How can I get work experience as a photographer? Should I leave sixth form now?

Snap to it

Q. I am studying photography at college. How can I get some work experience, and, if possible, recognition and a solid portfolio?

A. This is absolutely the right instinct - now you just have to put in the work to make it happen. You need to find and approach the right people. Research the photographers you like in an area you are interested in - do you prefer still life, architecture, fashion, sport? Look at the list of photographers on the Association of Photographers' website for starters ( www.the-aop.org). There you can search out photographers in the same way as commissioners, by looking up specialities and locations. Then you have to make the approach. There isn't one right way to do this, but sending a personalized e-mail (this means sounding as if you know about the photographer's work) and following up with a phone call is a good bet. Remember busy photographers are often looking for someone they can get on with on 16-hour shoots, so be as pleasant as possible and if they can't offer any immediate help, ask if they will just look at your portfolio. It's a good way to meet them and establish contact just in case, say, an assistant falls ill and they need extra help. To boost that portfolio, contact local companies to see if they want promotional material. Are there local bands needing album covers? Do charities need brochures? If you are working for free make the arrangement a one-off so your work is not taken for granted. The AOP gives free careers talks every month in London - it would be worth getting along to a session.

Sixth sense

Q. I am in the first year of sixth form. I go through days wishing I was elsewhere, and not reaching my full potential. I am very ambitious, and find it difficult to decide whether I want to leave school. I've been told the positions of junior barristers' clerk and trainee stock broker have good prospects.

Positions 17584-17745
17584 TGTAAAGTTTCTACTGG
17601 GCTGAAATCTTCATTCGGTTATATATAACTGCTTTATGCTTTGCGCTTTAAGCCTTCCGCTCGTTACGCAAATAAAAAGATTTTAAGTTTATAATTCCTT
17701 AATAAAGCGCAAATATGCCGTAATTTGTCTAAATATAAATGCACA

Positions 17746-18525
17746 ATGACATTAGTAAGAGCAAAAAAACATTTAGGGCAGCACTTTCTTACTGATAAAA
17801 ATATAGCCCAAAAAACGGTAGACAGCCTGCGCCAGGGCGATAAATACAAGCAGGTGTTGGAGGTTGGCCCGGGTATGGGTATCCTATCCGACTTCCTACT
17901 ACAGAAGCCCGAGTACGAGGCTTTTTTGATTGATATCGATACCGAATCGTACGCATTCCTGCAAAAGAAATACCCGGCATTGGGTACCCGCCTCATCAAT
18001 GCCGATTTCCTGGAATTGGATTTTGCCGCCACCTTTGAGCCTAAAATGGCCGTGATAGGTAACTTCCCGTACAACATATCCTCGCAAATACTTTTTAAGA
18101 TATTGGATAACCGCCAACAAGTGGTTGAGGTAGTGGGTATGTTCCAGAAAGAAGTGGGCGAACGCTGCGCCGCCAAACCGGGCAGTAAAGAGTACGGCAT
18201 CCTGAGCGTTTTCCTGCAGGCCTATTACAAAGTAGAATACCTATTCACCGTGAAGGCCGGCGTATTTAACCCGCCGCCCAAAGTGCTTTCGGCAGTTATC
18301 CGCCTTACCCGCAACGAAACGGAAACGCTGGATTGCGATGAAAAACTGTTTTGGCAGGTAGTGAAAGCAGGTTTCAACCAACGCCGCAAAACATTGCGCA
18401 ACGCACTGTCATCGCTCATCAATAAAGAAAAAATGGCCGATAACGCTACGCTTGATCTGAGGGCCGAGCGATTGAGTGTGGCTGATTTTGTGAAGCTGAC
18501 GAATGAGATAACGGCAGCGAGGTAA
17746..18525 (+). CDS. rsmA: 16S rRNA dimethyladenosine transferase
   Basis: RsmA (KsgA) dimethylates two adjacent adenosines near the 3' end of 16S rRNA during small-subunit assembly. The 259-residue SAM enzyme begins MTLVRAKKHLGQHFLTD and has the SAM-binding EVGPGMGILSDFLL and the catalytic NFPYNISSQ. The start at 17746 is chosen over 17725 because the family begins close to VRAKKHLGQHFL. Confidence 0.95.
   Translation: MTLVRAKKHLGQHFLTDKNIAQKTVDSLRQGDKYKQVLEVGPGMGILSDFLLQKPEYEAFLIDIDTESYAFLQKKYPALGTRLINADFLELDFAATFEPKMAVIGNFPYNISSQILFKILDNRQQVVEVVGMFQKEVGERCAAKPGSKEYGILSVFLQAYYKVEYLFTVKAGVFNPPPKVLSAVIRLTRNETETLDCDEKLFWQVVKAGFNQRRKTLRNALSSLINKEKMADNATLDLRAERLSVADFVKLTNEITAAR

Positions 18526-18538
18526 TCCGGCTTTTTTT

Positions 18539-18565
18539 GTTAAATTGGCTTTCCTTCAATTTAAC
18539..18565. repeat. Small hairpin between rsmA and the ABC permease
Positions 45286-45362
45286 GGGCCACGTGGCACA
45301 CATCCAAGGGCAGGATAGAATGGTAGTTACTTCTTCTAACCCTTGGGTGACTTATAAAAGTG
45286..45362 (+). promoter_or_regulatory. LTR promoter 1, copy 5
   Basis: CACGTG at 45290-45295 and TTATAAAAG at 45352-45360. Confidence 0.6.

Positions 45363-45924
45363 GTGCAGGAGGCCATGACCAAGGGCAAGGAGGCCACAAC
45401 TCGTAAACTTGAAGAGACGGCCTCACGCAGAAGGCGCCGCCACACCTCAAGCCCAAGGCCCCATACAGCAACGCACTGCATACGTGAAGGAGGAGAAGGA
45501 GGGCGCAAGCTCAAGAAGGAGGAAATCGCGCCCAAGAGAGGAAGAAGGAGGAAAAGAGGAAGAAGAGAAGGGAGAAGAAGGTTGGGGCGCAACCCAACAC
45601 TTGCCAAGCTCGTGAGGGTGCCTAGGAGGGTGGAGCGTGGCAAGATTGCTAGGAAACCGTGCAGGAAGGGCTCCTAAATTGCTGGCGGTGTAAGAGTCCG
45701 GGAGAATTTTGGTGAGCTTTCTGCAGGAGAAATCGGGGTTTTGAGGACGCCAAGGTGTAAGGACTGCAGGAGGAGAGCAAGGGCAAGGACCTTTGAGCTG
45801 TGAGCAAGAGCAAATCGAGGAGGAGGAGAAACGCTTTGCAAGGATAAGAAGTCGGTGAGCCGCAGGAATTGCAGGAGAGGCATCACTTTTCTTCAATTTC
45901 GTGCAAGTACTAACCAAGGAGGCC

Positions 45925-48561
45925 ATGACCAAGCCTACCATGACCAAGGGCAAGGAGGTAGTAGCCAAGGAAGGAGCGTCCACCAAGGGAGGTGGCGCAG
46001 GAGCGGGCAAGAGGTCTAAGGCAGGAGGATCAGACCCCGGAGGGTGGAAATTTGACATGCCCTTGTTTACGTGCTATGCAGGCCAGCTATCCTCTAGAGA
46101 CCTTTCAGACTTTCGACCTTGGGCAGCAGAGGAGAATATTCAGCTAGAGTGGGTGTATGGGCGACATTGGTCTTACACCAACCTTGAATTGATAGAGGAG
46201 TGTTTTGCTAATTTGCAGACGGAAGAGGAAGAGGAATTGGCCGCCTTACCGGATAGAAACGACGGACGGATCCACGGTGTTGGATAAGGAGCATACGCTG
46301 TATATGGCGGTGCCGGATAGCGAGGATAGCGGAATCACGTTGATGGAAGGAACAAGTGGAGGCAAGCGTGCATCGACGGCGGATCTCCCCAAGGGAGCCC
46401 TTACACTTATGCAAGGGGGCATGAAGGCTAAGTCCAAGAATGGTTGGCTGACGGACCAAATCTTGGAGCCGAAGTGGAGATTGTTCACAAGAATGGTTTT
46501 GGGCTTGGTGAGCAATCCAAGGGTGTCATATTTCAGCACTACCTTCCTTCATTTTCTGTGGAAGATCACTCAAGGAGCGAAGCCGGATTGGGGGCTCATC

A. Of course you can leave school and make pots of money - Richard Branson is the most cited example of a non-graduate who made it, and there are many others. You have ambition, but it's a tough route. You'd have to be hard headed about the fact that if you change your mind, in many careers, and particularly professions, a lack of degree will be a barrier. And, whatever you try, you are likely to be competing against graduates. Being successful is very often about doing what you enjoy, but leaving before taking your A-levels needs careful thought. Some large employers are opening up routes for A-level entrants, though you'd need good grades. And even those in the areas you've identified recommend finishing your exams as they'll help you start slightly further up the ladder. It might not be academic study you dislike, but your subjects. Seek any advice you can from your school to try and pin down the problem. Cheer yourself up by getting work experience to try jobs out. Pay for the jobs you mention starts low but rises steeply, and you can start as a school leaver. You could end up running your own stockbroking firm or as administrator of a barristers' chambers. The Association of Private Client Investment Managers and Stockbrokers ( www.apcims.co.uk) has useful advice for would-be stockbrokers; and The Institute of Barristers' Clerks site ( www.barristersclerks.com) explains what being a clerk entails.

Careers advisers: Carl Gilleard, chief executive of the Association of Graduate Recruiters; Anne-Marie Martin, director, The Careers Group, University of London.

Send your queries to Caroline Haydon at 'The Independent', Education Desk, Independent House, 191 Marsh Wall, London E14 9RS; or fax 020-7005 2143; or e-mail to chaydon@blueyonder.co.uk

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